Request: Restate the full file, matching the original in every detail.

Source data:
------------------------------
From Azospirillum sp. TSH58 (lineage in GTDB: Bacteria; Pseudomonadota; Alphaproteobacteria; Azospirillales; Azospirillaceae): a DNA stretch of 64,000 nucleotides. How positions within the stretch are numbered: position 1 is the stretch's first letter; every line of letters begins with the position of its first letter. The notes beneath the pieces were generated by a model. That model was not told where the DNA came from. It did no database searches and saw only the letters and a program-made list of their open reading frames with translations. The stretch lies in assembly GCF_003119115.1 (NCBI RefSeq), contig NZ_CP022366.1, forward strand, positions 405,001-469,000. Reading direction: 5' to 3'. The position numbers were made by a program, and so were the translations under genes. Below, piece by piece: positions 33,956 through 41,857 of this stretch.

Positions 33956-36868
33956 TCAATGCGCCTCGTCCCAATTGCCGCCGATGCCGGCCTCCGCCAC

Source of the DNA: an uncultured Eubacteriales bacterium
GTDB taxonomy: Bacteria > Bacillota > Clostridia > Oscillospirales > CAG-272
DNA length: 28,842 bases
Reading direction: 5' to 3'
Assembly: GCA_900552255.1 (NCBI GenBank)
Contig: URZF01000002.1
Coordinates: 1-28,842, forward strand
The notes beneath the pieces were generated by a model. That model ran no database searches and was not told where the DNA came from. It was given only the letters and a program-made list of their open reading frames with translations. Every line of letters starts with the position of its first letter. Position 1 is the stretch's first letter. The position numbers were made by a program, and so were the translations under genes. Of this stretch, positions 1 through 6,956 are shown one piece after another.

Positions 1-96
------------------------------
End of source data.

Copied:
From Azospirillum sp. TSH58 (lineage in GTDB: Bacteria; Pseudomonadota; Alphaproteobacteria; Azospirillales; Azospirillaceae): a DNA stretch of 64,000 nucleotides. How positions within the stretch are numbered: position 1 is the stretch's first letter; every line of letters begins with the position of its first letter. The notes beneath the pieces were generated by a model. That model was not told where the DNA came from. It did no database searches and saw only the letters and a program-made list of their open reading frames with translations. The stretch lies in assembly GCF_003119115.1 (NCBI RefSeq), contig NZ_CP022366.1, forward strand, positions 405,001-469,000. Reading direction: 5' to 3'. The position numbers were made by a program, and so were the translations under genes. Below, piece by piece: positions 33,956 through 41,857 of this stretch.

Positions 33956-36868
33956 TCAATGCGCCTCGTCCCAATTGCCGCCGATGCCGGCCTCCGCCAC

Source of the DNA: an uncultured Eubacteriales bacterium
GTDB taxonomy: Bacteria > Bacillota > Clostridia > Oscillospirales > CAG-272
DNA length: 28,842 bases
Reading direction: 5' to 3'
Assembly: GCA_900552255.1 (NCBI GenBank)
Contig: URZF01000002.1
Coordinates: 1-28,842, forward strand
The notes beneath the pieces were generated by a model. That model ran no database searches and was not told where the DNA came from. It was given only the letters and a program-made list of their open reading frames with translations. Every line of letters starts with the position of its first letter. Position 1 is the stretch's first letter. The position numbers were made by a program, and so were the translations under genes. Of this stretch, positions 1 through 6,956 are shown one piece after another.

Positions 1-96